The GameStop drama that has rattled US stocks reflects the growing power of individual investors to shape market events. But there are lessons for traditional, long-term investors, too. When markets ignore fundamentals, redoubling a focus on quality is the best way to produce consistent returns while reducing volatility.

Since late January, investors have been captivated by an unfolding showdown in the US stock market that’s been widely reported in the mainstream media. GameStop, a physical retailer of video games and hardware, was a struggling business. With the video game industry transitioning away from physical disks, GameStop’s stock has traded at about $5 per share over the past 18 months. Hedge funds smelled opportunity, and many sold GameStop shares short—totaling 140% of shares outstanding at one point—expecting that the business was about to disappear.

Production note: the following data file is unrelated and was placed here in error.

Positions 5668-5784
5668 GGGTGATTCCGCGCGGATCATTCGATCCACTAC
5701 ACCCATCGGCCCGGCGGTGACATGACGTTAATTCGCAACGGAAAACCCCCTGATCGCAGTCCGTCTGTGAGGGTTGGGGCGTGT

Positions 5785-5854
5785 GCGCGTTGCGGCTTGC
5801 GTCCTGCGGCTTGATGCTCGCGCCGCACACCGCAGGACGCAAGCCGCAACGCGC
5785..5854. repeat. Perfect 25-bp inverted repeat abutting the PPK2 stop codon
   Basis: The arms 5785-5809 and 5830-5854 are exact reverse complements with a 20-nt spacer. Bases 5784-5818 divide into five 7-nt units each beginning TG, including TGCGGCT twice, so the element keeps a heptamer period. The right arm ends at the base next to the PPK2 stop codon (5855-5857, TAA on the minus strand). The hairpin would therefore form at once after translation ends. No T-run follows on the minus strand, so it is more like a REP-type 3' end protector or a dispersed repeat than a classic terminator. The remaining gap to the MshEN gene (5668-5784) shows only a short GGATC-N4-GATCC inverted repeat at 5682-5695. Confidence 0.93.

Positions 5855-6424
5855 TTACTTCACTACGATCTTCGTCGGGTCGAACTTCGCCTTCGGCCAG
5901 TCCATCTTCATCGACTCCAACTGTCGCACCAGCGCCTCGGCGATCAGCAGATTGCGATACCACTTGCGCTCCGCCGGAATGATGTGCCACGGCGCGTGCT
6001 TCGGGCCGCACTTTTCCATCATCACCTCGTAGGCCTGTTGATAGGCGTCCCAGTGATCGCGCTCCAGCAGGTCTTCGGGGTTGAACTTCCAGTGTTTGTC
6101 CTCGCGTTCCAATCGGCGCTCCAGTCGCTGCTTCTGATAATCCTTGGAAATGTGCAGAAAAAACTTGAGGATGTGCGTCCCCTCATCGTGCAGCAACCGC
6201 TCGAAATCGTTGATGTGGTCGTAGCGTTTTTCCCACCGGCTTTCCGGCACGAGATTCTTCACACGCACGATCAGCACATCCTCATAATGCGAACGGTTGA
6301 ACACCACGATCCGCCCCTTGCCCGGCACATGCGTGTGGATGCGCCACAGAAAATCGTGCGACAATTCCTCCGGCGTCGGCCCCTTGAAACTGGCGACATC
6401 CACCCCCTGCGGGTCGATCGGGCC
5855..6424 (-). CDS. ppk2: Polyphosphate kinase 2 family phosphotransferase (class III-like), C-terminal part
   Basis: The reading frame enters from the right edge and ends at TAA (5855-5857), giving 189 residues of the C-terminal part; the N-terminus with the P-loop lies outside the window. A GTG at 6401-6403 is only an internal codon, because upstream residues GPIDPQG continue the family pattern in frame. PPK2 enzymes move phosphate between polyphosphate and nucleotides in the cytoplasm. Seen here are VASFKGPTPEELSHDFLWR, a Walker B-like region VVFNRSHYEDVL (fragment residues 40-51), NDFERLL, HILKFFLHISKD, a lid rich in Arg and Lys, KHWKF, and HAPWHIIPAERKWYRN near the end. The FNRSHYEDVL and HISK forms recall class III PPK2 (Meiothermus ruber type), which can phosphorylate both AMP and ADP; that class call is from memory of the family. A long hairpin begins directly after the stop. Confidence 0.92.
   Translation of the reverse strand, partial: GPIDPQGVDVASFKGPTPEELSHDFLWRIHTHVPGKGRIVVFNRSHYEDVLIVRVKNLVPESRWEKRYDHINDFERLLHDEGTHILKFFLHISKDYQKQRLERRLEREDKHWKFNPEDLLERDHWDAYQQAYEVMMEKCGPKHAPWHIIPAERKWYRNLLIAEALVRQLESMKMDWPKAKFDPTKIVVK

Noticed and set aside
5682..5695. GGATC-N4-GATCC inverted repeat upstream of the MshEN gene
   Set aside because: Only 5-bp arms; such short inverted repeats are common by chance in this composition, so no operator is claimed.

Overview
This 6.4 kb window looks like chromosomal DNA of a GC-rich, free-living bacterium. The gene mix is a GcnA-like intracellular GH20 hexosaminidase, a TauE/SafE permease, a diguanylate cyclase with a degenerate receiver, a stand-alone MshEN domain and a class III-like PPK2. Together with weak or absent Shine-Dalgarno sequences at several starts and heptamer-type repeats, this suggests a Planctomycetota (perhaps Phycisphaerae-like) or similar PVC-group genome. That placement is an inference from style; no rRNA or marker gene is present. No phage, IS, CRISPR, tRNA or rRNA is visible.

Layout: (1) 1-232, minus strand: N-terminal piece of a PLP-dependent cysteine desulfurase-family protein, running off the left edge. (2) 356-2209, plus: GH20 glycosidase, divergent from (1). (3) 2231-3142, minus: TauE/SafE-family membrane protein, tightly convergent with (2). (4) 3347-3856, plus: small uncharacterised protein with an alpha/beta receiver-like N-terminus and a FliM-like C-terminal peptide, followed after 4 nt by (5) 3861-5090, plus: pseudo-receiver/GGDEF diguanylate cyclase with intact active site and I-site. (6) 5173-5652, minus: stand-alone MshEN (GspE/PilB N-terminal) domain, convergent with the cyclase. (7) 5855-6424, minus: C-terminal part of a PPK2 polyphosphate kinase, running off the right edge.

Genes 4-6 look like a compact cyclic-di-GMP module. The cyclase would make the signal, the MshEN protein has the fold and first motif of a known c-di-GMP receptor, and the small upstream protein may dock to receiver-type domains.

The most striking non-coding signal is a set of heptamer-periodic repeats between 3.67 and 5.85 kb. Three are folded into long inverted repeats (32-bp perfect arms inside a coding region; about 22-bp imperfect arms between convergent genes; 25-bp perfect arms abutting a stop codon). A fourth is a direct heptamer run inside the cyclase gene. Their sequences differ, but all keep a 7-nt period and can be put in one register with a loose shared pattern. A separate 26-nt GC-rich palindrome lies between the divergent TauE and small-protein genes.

Calls to action circulating on internet trading discussion boards summoned large numbers of individual investors. Aggressive buying pushed GameStop’s stock price from under $20 per share at year-end to a peak of almost $470 per share in late January. The stock continued to gyrate daily, valuing the company at many times more than its real worth. Similar stories have played out around other stocks, including AMC Entertainment and Bed, Bath & Beyond.

Three Lessons from the GameStop Story

What’s the moral of this story? Much has been written about the heroic campaign by individual investors to slay giant hedge funds. It’s easy to understand why this narrative is compelling, but we think focusing on the democratization of markets misses the broader lessons from this story. Here are three thoughts on what we think the GameStop story really means for markets and investors.